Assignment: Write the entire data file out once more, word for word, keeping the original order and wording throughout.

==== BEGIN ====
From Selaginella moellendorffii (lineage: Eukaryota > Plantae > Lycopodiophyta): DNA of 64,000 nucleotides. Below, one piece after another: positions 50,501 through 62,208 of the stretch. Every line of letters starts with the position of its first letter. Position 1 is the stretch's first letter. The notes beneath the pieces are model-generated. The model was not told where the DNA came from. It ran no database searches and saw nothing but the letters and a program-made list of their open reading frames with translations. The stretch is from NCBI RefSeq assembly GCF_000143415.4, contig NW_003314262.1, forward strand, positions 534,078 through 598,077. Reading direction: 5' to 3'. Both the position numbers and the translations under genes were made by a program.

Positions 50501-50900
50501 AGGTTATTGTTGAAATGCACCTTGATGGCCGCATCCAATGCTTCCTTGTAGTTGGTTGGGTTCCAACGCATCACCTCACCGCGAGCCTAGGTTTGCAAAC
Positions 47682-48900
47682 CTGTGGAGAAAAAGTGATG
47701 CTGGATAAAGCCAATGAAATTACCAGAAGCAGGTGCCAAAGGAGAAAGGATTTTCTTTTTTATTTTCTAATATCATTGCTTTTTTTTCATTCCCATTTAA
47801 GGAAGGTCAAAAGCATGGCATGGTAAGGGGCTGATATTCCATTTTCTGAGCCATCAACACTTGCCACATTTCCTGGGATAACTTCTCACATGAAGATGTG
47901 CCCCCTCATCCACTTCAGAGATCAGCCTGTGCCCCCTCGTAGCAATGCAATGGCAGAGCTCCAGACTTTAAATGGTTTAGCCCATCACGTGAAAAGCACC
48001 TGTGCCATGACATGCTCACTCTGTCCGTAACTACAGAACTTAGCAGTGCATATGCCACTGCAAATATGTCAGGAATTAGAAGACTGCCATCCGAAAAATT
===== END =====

From Selaginella moellendorffii (lineage: Eukaryota > Plantae > Lycopodiophyta): DNA of 64,000 nucleotides. Below, one piece after another: positions 50,501 through 62,208 of the stretch. Every line of letters starts with the position of its first letter. Position 1 is the stretch's first letter. The notes beneath the pieces are model-generated. The model was not told where the DNA came from. It ran no database searches and saw nothing but the letters and a program-made list of their open reading frames with translations. The stretch is from NCBI RefSeq assembly GCF_000143415.4, contig NW_003314262.1, forward strand, positions 534,078 through 598,077. Reading direction: 5' to 3'. Both the position numbers and the translations under genes were made by a program.

Positions 50501-50900
50501 AGGTTATTGTTGAAATGCACCTTGATGGCCGCATCCAATGCTTCCTTGTAGTTGGTTGGGTTCCAACGCATCACCTCACCGCGAGCCTAGGTTTGCAAAC
Positions 47682-48900
47682 CTGTGGAGAAAAAGTGATG
47701 CTGGATAAAGCCAATGAAATTACCAGAAGCAGGTGCCAAAGGAGAAAGGATTTTCTTTTTTATTTTCTAATATCATTGCTTTTTTTTCATTCCCATTTAA
47801 GGAAGGTCAAAAGCATGGCATGGTAAGGGGCTGATATTCCATTTTCTGAGCCATCAACACTTGCCACATTTCCTGGGATAACTTCTCACATGAAGATGTG
47901 CCCCCTCATCCACTTCAGAGATCAGCCTGTGCCCCCTCGTAGCAATGCAATGGCAGAGCTCCAGACTTTAAATGGTTTAGCCCATCACGTGAAAAGCACC
48001 TGTGCCATGACATGCTCACTCTGTCCGTAACTACAGAACTTAGCAGTGCATATGCCACTGCAAATATGTCAGGAATTAGAAGACTGCCATCCGAAAAATT